I cannot imagine teaching math without my dry erase pockets! They instantly make any activity more engaging and save me countless hours at the copy machine since I can use the same class sets of copies year after year.

Here are my current go-to recommendations:

Each pair of students received a graphing template and a bag with five laminated statements.

Students were asked to turn each of the statement cards over and scramble them up.

Once the cards were scrambled, students randomly chose one statement card to flip over. I had them slide the card into their dry erase pocket in the designated place for “Statement 1.”

Each pair of students then worked to draw a function that fulfilled their first statement. This provided instant scaffolding for my calculus students since drawing a function that meets a single characteristic is usually quite simple of a task.

For example, to fulfill the statement that says f(-4) = -2, I can simply draw a linear function which passes through the point (-4, -2).

Once students got their function checked by me, they turned over a new statement card and slid it in the dry erase pocket

Their new task was to edit the function they had drawn previously to make sure it matched the new characteristic card.

Then, we just repeated the same process over and over and over again.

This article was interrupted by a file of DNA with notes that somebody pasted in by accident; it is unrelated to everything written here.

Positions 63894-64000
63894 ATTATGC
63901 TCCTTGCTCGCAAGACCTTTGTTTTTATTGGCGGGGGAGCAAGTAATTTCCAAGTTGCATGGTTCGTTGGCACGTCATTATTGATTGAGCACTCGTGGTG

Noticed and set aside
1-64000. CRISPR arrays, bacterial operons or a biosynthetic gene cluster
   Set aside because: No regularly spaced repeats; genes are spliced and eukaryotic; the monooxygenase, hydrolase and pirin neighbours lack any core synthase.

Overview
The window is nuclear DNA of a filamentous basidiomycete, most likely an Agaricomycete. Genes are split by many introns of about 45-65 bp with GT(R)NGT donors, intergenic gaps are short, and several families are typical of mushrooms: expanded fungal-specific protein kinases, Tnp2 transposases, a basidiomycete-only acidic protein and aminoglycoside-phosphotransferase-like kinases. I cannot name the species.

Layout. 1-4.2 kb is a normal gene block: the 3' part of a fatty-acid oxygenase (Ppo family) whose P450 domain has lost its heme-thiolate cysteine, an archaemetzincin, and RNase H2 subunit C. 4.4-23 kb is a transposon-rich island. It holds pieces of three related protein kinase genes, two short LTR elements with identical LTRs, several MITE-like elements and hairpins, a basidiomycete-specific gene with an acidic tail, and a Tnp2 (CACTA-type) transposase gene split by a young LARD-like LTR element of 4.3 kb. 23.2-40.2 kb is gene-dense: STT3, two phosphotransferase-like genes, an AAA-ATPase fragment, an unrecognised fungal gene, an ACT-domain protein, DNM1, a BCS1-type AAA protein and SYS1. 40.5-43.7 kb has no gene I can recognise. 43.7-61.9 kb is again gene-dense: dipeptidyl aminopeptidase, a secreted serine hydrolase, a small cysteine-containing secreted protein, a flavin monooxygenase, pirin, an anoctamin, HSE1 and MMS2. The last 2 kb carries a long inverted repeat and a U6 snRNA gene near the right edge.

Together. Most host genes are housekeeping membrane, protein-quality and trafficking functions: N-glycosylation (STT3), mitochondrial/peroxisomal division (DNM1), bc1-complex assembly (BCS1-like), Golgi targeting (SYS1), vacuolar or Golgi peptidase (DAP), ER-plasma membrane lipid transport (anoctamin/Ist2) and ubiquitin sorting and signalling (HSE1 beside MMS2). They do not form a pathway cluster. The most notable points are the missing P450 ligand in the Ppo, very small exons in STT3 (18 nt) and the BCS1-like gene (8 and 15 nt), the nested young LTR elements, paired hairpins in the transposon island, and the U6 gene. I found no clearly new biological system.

Flip over a card. Redraw the function to meet the new characteristic. Get your work checked. Repeat.

I really liked how this activity ended up playing out because I was able to identify students’ misunderstandings right away at the beginning of the activity and clear them up before they got too far into the activity.

Sometimes, the new characteristic card was very easy to incorporate into the graph. For example, when I turned over the card that said f(0) = 3, all I had to do was add a closed circle to my graph at x = 3.

There were even times when students would flip over a card that didn’t require them to change the graph of their function at all!

This happened to me when I flipped over my last function characteristic card.

For the most part, my students did very well with this activity. This pair insisted that I take a picture of their work since they wrote a nice message on the bottom of their dry erase pocket.

The only thing that would make this activity better was if I had the power to clone myself. I have 18 students in my AP Calculus class, so I was bouncing around between 9 different pairs of students while checking student work.

Some of my students got tired of waiting on me to check their answers, so they went ahead and kept turning over cards without getting their graphs checked.

When I finally got around to this particular group, this is what I found:

We were able to have an important conversation about what it means to be a function. Then, we worked together to clean up their graph and remove the unnecessary pieces.

I think my students will be much more prepared to sketch graphs when given all of the characteristics up front. And, I hope they realize if they need to that they can sketch a function that meets just the first given characteristic and then edit it until it matches all of the required characteristics.

I can also see using this activity with vertical whiteboards a la Building Thinking Classrooms. Just ignore the graphing template I made and pass out the statement cards one at a time to students.